Researchers have dug into why we love these dark methods of media consumption. Most believe that it is some form of escapism, allowing us to put a “psychological protective barrier” between us and criminals who may want to hurt us in twisted ways. However, it can also negatively impact our mental health. For some, it can make us afraid to leave our homes. What if we end up being the next murder to unravel? For others, it can desensitize us to violence or cause a lack of empathy for those involved. After all, we’re listening to the brutal and real-life events that somebody experienced as a form of entertainment.
Considering how popular the genre is, it’s no wonder that Hulu decided to make their own spin on things.
Image via Hulu.
Only Murders in the Building Has A Review Of Wanting To Learn More
The series manages to poke fun at lovers of the genre while also respecting why we get so invested in it. Each of our main characters has a reason for wanting to experience that escapism for themselves. Savage once played a famous detective on television and is now a D-list celebrity at best. Putnam was an experienced director on Broadway and is now desperate to make money on entertainment. And Mora grew up pretending to solve crimes with her friends before she finding herself connected to one.
The first three episodes bring about various twists and turns, from revealing the true intentions of our characters to making us wonder if their hunch of it really being murder is correct. But what pulls us in the most is the reveal that Mora is in it for a larger reason than making money and feeding her curiosity. As it turns out, she was childhood friends with Kono before their mutual friend was pushed from a building in some unsolved manner. She seems desperate to prove that Kono would never end his life while balancing her fear that she could be linked to his death.
Image via Hulu
The Hulu Series Is Ridiculous and Ridiculously Fun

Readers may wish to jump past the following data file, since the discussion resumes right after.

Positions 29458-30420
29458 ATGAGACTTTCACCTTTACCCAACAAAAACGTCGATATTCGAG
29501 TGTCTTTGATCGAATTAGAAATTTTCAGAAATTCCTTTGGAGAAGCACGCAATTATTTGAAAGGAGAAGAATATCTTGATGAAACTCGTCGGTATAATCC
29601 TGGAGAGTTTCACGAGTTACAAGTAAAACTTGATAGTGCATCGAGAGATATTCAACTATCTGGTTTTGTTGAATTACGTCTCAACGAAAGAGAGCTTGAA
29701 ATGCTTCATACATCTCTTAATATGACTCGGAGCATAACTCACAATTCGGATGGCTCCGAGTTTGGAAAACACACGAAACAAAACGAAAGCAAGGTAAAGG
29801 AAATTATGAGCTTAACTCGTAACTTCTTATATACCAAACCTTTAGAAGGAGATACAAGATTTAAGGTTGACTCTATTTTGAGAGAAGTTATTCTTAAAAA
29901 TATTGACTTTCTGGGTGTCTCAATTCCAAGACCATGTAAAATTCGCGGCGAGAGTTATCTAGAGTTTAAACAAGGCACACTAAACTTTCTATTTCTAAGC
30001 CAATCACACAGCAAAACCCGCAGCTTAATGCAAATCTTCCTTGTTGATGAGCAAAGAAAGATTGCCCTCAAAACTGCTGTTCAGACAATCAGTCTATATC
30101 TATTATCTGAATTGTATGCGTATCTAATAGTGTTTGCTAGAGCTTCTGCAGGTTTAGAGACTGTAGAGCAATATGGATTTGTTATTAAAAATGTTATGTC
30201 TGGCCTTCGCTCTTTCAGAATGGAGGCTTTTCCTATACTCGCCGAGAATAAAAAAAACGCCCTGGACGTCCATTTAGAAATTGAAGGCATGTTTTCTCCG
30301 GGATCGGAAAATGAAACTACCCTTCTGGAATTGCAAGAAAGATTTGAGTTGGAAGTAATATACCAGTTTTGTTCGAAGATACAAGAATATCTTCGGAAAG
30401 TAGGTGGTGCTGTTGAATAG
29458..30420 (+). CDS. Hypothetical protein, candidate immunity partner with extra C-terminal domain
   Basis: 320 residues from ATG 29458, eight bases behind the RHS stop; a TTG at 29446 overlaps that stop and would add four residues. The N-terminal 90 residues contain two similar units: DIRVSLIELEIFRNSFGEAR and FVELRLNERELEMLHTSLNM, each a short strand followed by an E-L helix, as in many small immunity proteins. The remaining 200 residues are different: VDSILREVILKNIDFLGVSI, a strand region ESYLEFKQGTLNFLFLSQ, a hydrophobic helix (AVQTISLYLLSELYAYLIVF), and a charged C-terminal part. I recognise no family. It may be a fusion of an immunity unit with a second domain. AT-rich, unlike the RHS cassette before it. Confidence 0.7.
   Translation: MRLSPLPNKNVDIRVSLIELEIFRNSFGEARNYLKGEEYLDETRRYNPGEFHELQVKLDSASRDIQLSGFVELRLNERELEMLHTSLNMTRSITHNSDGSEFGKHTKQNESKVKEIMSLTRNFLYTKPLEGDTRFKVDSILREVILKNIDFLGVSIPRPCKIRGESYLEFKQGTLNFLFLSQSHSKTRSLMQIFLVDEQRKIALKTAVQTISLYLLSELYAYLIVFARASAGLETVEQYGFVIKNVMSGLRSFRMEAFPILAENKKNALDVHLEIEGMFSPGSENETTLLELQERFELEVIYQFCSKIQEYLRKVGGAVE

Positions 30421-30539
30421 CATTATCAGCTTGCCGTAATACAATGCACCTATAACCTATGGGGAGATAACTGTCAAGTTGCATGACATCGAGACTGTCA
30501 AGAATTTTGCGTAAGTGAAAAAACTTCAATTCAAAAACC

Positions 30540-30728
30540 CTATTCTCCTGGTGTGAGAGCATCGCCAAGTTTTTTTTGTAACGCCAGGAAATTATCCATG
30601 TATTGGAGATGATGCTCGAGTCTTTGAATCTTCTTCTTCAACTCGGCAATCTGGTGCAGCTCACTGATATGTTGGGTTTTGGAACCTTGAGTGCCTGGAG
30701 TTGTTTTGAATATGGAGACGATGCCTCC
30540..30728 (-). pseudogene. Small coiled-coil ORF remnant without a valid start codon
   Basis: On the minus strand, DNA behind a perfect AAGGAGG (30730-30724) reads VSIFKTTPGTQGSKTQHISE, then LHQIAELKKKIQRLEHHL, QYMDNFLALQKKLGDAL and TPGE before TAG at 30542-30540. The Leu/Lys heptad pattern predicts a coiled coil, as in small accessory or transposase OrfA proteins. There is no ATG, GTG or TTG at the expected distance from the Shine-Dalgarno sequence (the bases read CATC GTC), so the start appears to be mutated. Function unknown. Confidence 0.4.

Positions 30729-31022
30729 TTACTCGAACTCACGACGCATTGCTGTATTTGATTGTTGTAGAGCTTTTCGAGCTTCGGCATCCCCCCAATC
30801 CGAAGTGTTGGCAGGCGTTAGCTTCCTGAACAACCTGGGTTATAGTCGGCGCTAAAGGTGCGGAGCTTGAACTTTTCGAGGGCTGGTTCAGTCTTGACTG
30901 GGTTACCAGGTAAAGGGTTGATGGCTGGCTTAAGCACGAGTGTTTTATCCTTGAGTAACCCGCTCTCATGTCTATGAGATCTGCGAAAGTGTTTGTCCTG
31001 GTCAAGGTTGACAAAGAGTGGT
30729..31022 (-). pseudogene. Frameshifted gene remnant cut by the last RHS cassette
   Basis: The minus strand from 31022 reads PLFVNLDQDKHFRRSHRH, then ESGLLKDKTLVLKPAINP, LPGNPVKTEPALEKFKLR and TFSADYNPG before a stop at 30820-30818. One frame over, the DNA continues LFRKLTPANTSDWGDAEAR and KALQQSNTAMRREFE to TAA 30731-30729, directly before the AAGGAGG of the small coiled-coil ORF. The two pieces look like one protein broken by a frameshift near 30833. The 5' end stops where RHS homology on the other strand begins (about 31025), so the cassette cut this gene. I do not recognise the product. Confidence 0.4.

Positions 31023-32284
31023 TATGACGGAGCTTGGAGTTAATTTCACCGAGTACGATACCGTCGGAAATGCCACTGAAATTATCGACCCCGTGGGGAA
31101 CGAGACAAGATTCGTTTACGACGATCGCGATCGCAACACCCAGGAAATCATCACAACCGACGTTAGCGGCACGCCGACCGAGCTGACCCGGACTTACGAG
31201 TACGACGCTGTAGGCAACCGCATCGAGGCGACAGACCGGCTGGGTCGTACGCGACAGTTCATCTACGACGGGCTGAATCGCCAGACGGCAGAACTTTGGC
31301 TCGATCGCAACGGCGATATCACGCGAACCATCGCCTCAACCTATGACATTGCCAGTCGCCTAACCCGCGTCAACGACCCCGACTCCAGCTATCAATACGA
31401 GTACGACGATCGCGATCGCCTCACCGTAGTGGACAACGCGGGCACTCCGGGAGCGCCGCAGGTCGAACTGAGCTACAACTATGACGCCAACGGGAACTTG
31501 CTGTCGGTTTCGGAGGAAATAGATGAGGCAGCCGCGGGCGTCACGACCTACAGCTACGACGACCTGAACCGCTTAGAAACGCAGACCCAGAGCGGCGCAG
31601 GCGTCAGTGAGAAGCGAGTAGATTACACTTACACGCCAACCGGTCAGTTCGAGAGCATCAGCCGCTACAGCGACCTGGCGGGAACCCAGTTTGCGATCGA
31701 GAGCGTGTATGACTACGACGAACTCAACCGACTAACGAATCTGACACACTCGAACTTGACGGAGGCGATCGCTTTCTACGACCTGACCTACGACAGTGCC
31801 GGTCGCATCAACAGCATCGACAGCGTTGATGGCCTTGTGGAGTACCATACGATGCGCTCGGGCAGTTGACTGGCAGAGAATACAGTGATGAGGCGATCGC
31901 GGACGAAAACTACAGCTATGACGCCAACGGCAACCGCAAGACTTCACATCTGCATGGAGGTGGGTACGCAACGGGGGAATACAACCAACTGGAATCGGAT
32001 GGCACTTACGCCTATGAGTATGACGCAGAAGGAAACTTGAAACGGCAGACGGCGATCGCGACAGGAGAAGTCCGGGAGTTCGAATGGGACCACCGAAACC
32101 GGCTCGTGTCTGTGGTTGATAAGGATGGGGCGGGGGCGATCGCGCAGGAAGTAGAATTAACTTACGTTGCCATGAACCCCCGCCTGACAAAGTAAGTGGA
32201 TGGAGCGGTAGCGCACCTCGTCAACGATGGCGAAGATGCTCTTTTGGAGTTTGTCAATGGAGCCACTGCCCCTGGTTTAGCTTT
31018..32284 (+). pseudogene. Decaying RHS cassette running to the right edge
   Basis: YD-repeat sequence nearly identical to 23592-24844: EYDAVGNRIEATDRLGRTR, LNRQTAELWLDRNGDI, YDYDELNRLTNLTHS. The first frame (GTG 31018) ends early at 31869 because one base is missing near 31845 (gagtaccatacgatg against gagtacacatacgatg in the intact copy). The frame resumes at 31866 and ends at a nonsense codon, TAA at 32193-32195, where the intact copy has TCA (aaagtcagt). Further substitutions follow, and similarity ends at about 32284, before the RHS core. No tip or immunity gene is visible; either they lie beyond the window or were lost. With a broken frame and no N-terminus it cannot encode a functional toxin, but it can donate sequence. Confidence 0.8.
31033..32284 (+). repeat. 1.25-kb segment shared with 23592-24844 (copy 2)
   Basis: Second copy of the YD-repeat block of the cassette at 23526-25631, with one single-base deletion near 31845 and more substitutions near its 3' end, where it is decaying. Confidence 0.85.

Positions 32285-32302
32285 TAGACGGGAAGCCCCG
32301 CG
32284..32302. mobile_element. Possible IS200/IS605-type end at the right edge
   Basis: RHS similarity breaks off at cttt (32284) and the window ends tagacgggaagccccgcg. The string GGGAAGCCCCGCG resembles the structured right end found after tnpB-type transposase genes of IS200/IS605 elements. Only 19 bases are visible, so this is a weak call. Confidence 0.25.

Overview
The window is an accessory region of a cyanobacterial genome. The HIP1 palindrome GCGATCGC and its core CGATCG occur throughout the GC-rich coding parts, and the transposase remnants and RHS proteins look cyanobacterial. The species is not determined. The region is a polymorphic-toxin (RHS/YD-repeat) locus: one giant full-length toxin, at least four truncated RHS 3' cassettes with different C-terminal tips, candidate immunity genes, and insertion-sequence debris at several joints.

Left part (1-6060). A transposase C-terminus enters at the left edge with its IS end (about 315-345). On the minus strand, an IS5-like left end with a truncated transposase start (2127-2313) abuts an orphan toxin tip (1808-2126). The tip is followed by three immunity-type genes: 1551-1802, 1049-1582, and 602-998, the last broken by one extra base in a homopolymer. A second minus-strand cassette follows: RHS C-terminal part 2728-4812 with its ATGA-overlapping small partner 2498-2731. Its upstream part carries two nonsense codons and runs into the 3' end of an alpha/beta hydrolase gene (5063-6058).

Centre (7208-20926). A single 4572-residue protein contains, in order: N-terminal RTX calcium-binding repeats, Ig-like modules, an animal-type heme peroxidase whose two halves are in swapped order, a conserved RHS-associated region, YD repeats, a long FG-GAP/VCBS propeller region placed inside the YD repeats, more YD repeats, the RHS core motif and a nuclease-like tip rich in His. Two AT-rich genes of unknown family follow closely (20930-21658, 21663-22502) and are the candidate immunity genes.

So, it’s clear that the premise of the series is based on something serious. They’re solving a tragic death regardless of the cause. Despite the weight of it all, the three leads ensure that we’re never not having fun. Martin and Short have proved their comedic chops as a dynamic duo over the years, and their youthful energy combines perfectly with Gomez. The younger star has had her fair share of fame from acting over the years, but Only Murders in the Building sees her return to the episodic format for the first time since her Wizards of Waverly Place days. She hasn’t lost her charismatic spells and proves that she’s more than capable of the serious undertones.
You can catch new episodes of Only Murders in the Building on Hulu every Tuesday on Hulu leading up to the premiere on October 5th, 2021. Keep watching to see if our leads make an awards-winning podcast or end up being at the receiving end of a violent ending of their own.
Let us know if you agree with our review of the premiere episodes of Only Murders in the Building. Please leave your thoughts in the comments or by tagging us on social media!
Featured image via Hulu.
Meghan Hale is the kind of movie lover that has a "must watch" that is a mile long... and growing. When she isn't talking about the latest film and television news she is writing one of her many in-process novels, screaming film trivia at anybody who will listen, and working as a mental health care professional. Follow her on Twitter @meghanrhale for some fun theories and live reactions to all things entertainment.